A determination being now formed to bring Essex before the Star-Chamber, his wife was forbidden to come to him any more, till the queen's further pleasure were known, on which she wept piteously. The earl had then recovered his health, and was able to take daily air and exercise in the garden. He wrote a very submissive letter to the queen, entreating that he might not be dealt with by the Star-Chamber, and for a while his prayer was granted. A few days after, some offence was taken by the queen, because his lady, his mother, the earl of Southampton, and some others of his devoted friends, went to a house that commanded a view into York Gardens, where he was accustomed to walk, and saluted him from a window, so that he perceived and returned their greeting."

Towards the end of February, lady Rich, unconscious that her secret correspondence, defaming her royal mistress to the king of Scots and exposing all her traits of vanity, was in Cecil's possession, wrote a letter to the in behalf of her brother, so grossly adulatory, that her 1 Sidney Papers.


* Ibid.

• Ibid.

majesty could not but regard it in the light of an insult. There was, withal, a passage in allusion to the earl's personal attendance on her majesty, which appeared to contain a very questionable insinuation; not contented with writing this dangerous letter, she was guilty of the folly of making it public by reading it to her friends, on which Elizabeth ordered her to confine herself to her own house, and talked of sending her to the Tower, and bringing the affair before the Star-Chamber. Lady Rich's letter is too long to insert, but the following passage may serve as a sample of the style, in which the treacherous Rialta ventured to address the royal mistress, whom she ridiculed and defamed to a foreign court:

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"Early did I hope this morning to have had mine eyes blessed with your majesty's beauty; but seeing the sun depart into a cloud, and meeting with spirits that did presage by the wheels of their chariot some thunder in the air, I must complain and express my fears to the high majesty and divine oracle, from whence I received a doubtful answer; unto whose power I must sacrifice again the tears and prayers of the afflicted, that must despair in time, if it be too soon to importune heaven, when we feel the misery of hell; or that words directed to the sacred wisdom should be out of season, delivered for my unfortunate brother, whom all men have liberty to defame, as if his offence was capital, and he so base dejected a creature, that his life, his love, his service to your beauties and the state, had deserved no absolution after so hard punishment, or so much as to answer in your fair presence, who would vouchsafe more justice and favour than he can expect of partial judges, or those combined enemies, that labour on false grounds to build his ruin, urging his faults as criminal to your divine honour, thinking it a heaven to blaspheme heaven."

The unfortunate Essex, while he laboured to defend himself from his wily foes, had little idea whence the under current flowed that had wrecked his fortunes, and for ever.

Lady Leicester, lady Essex, lord and lady Southampton, Mr. Greville, and Mr. Bacon, were, on the 15th of March, by her majesty's command, removed from Essex House; and on the 16th, Maunday Thursday, Essex was brought there as a prisoner, under the charge of sir Richard Berkeley, who took possession of all the keys of the house, and dismissed all the servants but one or two, who were permitted to attend to the diet and apparel of their unfortunate master. Lady Essex was allowed to visit him in the daytime.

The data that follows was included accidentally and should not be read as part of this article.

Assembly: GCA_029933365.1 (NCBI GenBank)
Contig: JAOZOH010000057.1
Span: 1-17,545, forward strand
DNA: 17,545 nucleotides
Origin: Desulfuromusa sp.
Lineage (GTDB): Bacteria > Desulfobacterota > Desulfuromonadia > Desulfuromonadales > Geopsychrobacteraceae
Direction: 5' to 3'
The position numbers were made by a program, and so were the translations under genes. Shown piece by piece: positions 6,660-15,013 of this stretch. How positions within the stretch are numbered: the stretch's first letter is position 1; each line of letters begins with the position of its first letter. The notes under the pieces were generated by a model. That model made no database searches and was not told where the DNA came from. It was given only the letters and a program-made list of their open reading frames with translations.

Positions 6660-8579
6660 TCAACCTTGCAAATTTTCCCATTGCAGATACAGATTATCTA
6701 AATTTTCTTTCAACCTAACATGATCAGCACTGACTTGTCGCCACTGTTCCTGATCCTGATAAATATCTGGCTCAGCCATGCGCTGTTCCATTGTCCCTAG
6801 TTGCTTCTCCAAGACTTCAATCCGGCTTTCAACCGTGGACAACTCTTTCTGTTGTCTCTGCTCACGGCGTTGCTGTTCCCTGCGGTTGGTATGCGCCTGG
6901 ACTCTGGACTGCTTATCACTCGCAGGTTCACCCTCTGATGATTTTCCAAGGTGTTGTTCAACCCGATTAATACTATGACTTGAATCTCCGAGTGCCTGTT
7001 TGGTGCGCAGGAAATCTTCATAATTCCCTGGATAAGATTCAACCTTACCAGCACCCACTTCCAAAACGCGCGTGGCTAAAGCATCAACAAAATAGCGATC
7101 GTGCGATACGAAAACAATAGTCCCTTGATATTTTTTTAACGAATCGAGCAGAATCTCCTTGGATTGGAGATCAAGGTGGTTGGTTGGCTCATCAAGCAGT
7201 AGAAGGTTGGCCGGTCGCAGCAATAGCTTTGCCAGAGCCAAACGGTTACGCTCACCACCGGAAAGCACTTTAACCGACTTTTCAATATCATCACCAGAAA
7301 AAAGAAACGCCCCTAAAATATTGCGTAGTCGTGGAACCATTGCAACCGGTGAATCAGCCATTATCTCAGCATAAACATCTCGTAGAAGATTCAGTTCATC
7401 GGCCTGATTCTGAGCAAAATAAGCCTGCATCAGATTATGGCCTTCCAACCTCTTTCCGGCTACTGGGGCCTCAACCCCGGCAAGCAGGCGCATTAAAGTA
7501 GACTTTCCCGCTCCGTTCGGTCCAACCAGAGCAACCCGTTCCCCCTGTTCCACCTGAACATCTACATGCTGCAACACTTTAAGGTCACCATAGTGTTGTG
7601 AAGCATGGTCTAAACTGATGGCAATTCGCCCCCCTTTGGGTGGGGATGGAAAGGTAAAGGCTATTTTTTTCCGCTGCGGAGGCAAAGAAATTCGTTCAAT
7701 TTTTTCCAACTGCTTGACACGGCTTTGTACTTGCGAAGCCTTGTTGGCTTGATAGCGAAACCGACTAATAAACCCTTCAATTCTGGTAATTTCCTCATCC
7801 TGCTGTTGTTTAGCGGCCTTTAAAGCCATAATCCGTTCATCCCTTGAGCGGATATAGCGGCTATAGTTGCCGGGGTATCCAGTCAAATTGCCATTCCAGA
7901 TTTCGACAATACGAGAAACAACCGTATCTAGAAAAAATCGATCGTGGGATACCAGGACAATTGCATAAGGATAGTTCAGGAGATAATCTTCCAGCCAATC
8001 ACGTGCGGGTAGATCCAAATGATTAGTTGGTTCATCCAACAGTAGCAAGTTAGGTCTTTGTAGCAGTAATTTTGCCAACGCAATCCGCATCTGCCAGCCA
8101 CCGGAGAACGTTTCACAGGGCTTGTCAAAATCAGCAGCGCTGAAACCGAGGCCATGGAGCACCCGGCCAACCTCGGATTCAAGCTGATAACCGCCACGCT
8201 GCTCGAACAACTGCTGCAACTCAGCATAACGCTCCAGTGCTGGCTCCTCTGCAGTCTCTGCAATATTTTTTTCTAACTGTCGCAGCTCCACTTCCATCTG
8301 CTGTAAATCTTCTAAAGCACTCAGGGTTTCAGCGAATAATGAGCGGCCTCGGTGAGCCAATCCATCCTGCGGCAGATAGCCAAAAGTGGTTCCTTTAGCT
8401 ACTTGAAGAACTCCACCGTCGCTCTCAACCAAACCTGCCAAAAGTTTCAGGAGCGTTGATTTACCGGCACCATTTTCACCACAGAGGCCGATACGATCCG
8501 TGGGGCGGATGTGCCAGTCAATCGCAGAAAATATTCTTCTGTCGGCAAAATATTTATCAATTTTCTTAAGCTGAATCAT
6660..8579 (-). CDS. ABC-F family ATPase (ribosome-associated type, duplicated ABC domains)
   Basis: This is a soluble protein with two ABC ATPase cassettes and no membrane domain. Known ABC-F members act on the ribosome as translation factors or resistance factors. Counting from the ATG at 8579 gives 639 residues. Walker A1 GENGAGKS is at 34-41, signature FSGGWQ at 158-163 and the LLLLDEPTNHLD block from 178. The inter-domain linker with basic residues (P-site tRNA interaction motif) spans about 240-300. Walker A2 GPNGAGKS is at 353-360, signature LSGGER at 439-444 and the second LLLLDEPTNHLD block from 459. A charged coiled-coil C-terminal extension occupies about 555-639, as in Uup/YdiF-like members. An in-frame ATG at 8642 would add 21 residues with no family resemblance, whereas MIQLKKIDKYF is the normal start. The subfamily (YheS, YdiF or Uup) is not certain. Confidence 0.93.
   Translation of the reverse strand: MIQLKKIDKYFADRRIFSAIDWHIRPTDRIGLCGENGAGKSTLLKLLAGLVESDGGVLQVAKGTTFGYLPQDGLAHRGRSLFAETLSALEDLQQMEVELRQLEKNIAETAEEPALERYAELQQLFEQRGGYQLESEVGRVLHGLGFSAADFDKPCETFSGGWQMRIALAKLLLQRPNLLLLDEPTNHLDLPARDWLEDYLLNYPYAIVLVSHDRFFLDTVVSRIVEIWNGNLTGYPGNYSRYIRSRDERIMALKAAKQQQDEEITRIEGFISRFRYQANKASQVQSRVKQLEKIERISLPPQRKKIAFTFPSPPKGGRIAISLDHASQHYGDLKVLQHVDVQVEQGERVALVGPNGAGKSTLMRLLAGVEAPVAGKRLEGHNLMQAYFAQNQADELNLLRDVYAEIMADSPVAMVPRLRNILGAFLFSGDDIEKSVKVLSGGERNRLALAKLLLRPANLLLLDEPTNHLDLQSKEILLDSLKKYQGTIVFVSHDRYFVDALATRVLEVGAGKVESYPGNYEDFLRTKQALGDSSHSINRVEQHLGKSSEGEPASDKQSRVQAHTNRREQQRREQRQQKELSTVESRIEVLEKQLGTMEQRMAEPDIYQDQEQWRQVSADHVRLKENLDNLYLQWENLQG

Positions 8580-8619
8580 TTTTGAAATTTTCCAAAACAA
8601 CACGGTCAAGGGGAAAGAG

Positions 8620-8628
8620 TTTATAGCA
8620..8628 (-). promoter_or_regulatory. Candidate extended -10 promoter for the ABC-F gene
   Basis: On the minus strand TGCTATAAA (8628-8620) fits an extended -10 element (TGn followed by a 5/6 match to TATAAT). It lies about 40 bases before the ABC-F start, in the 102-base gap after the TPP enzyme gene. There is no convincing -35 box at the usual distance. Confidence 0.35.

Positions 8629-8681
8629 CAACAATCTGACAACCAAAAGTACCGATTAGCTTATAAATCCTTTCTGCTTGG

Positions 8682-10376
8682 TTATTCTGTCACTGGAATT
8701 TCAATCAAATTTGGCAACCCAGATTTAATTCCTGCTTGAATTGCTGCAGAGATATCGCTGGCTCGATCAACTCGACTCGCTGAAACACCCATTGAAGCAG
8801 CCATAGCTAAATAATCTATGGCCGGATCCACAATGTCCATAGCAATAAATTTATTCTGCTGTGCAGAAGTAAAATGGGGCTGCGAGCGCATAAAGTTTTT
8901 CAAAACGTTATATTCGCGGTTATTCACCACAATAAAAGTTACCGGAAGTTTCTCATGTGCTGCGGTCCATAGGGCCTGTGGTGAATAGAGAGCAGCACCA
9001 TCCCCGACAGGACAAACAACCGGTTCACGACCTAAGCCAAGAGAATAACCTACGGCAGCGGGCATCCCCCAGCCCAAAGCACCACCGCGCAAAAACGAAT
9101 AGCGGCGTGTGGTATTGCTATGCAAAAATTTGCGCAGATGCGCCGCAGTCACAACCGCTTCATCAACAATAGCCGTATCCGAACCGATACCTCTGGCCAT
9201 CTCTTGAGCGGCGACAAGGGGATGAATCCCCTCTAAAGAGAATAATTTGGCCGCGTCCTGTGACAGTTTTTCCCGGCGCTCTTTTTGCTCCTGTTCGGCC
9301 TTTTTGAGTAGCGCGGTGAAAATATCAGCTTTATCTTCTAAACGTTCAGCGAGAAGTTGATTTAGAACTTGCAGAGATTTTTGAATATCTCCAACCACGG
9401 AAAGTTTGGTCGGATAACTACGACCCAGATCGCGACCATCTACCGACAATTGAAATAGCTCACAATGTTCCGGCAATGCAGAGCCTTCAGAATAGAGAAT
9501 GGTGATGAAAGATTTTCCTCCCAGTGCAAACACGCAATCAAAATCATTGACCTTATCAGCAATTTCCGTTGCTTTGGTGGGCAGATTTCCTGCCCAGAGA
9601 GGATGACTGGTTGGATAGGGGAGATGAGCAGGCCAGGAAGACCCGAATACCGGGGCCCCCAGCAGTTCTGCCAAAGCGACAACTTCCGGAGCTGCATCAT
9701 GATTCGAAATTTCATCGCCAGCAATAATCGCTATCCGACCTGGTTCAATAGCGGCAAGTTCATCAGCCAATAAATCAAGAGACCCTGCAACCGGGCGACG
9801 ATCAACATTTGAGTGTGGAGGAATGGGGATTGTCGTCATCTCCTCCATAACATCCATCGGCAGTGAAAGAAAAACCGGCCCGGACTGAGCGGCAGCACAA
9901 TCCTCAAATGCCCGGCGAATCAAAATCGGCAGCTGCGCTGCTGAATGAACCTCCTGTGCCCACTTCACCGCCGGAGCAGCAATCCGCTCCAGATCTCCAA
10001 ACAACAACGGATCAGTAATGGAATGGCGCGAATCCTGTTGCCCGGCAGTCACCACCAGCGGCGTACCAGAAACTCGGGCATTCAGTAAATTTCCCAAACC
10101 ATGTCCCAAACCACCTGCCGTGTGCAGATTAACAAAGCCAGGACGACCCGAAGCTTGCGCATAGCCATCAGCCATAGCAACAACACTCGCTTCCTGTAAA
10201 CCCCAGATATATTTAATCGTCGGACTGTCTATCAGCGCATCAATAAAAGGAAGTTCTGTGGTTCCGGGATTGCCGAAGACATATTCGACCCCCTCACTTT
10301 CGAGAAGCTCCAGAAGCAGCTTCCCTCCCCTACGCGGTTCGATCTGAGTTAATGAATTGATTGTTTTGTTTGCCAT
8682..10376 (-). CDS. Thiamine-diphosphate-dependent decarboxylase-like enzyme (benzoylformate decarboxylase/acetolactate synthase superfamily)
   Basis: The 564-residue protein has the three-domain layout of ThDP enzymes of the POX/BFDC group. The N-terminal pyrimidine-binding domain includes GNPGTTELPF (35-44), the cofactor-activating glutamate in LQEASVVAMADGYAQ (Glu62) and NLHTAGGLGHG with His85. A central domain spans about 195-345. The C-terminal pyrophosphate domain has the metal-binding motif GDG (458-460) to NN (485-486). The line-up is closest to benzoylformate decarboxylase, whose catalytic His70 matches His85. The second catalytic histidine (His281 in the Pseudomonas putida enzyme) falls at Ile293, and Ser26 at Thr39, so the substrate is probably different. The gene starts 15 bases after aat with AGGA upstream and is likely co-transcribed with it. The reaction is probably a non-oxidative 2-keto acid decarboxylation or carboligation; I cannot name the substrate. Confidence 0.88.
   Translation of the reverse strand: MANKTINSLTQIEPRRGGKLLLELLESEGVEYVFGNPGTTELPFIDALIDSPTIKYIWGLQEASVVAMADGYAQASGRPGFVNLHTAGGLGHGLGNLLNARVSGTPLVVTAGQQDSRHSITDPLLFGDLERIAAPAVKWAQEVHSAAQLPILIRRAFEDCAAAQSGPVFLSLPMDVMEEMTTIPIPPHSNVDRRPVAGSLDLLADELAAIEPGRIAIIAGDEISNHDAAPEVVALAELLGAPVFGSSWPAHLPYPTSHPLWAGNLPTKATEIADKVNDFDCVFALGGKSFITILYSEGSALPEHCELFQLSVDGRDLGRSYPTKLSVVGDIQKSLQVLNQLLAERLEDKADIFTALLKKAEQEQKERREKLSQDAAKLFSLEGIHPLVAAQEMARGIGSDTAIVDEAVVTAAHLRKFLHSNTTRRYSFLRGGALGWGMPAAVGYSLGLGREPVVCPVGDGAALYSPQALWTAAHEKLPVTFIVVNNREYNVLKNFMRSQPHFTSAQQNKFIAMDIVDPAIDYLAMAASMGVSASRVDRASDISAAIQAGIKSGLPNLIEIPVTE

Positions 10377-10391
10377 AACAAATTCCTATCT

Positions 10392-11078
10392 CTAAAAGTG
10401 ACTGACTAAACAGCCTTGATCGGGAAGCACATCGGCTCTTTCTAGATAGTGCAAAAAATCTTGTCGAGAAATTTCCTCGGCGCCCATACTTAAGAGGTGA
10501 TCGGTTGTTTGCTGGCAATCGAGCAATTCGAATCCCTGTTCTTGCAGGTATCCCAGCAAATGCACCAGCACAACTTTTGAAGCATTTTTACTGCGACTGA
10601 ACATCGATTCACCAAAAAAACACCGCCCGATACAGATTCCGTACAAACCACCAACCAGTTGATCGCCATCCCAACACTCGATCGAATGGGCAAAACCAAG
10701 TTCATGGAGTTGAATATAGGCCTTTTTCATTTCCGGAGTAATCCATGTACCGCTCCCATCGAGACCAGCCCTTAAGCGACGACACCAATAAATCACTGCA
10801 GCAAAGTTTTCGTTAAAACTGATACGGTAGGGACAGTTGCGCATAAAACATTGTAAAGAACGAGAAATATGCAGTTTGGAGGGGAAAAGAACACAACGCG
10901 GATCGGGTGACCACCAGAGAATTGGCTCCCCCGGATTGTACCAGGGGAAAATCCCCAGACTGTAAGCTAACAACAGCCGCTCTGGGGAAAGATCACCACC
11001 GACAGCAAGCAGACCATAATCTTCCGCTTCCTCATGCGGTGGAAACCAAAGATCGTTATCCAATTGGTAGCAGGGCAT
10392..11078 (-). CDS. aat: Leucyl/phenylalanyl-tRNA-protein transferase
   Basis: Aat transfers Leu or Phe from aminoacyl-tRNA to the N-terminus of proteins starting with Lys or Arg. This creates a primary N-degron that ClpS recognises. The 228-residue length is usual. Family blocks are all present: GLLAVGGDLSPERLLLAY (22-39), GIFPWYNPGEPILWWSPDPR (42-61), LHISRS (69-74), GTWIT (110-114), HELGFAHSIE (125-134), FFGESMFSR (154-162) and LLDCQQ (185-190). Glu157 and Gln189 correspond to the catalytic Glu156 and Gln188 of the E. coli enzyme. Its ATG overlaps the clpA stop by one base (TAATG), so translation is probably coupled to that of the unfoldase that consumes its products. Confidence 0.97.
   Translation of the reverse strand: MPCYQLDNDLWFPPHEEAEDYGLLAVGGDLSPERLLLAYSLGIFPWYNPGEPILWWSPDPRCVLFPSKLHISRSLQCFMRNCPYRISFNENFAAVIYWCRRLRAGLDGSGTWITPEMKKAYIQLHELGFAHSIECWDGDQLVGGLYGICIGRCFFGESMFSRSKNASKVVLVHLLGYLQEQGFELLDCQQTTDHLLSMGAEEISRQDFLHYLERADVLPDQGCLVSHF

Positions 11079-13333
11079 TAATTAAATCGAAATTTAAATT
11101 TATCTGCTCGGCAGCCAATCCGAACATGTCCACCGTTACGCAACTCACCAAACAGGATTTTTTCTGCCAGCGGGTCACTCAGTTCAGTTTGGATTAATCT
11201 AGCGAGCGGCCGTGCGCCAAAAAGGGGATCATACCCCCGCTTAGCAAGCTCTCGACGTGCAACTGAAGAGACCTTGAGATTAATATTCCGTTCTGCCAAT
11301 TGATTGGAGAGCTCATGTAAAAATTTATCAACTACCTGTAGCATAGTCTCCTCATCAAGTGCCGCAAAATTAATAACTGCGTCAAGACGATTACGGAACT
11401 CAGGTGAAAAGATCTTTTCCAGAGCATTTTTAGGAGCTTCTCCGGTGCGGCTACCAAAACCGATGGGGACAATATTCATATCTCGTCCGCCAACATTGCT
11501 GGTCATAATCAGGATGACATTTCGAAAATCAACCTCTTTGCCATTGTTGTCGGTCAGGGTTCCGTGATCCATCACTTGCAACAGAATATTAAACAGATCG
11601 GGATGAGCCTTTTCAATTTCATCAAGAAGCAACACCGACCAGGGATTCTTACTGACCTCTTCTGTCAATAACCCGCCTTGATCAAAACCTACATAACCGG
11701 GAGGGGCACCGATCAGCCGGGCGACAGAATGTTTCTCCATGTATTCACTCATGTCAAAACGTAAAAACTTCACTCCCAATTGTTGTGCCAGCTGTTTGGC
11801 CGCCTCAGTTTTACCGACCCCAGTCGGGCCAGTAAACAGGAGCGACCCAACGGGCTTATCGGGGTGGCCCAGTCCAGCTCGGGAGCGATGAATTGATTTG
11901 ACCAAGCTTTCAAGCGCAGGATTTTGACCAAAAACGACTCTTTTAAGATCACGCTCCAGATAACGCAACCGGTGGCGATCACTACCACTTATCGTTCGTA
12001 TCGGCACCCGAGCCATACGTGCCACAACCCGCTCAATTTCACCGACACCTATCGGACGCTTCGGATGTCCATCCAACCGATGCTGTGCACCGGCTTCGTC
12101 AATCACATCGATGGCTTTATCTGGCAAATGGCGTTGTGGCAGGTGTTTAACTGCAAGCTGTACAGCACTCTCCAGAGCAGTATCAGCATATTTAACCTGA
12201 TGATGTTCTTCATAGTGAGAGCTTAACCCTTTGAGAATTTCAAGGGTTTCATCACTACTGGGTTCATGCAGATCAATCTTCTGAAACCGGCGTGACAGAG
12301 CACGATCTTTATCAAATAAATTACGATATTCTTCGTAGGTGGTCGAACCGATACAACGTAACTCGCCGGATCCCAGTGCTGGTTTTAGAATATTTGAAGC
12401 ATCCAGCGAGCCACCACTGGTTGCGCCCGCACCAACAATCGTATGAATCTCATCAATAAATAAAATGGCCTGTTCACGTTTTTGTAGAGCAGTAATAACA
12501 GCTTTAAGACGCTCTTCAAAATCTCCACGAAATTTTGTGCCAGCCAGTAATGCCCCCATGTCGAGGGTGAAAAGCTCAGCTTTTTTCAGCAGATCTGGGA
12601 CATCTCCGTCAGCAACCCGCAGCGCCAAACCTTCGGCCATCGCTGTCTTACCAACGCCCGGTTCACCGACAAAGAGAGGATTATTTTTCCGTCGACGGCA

Our indefatigable court-newsman, Rowland Whyte, records the following circumstance, soon after :- 66 Leicester hath now a gown in hand to send the queen, will


1 Birch.


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cost her 1007. at least. On the 30th of March the lady Scudamore presented it to the queen, who liked it well, but would neither accept nor reject it, and observed, that things standing as they did at present, it was not fit for her to desire what she did-namely, to come into her presence and kiss her hands."

The queen having formed an intention of bringing Essex before the Star-Chamber, opened her design to Mr. Francis Bacon, and said, "whatever she did should be for his chastisement, not for his destruction." Bacon, who was greatly averse to this method of proceeding, remonstrated playfully but strongly against it in these words:"Madam, if you will have me to speak to you in this argument, I must speak as Friar Bacon's head spake that said, time is,' and then time was,' and time would never be again;' for certainly it is now far too late-the matter is old, and hath taken too much wind." Her majesty seemed offended at this, and rose up with the intention of pursuing her own plan.


In the beginning of Midsummer term, Bacon, finding her in the same mind, said to her, "Why, madam, if you needs must have a proceeding, it were best to have it in some such sort as Ovid spake of his mistress, est aliquid luce patente minus-to make a council-table matter of it, and end." The queen, however, determined to proceed; and Bacon, notwithstanding all his obligations to Essex, consented to lend the aid of his powerful pen in drawing up the declaration against him. His proper office would have been to defend his unfortunate friend, but he could not resist the temptations offered by the queen, who was determined to enlist his talents on her side. She directed every clause with vindictive care, and made several alterations with her own hand; and even after the paper was printed, "her majesty, who," as Bacon observes, "if she was excellent in great things, was exquisite in small," noted that he had styled the unfortunate nobleman "my lord of Essex," objected to this courtesy, and would have him only called, "Essex, or the late earl of Essex."

On the 12th of May, Elizabeth recreated herself with seeing a Frenchman perform feats upon a rope; and on the following day she commanded the bears, the bull, and 1 Sidney Papers,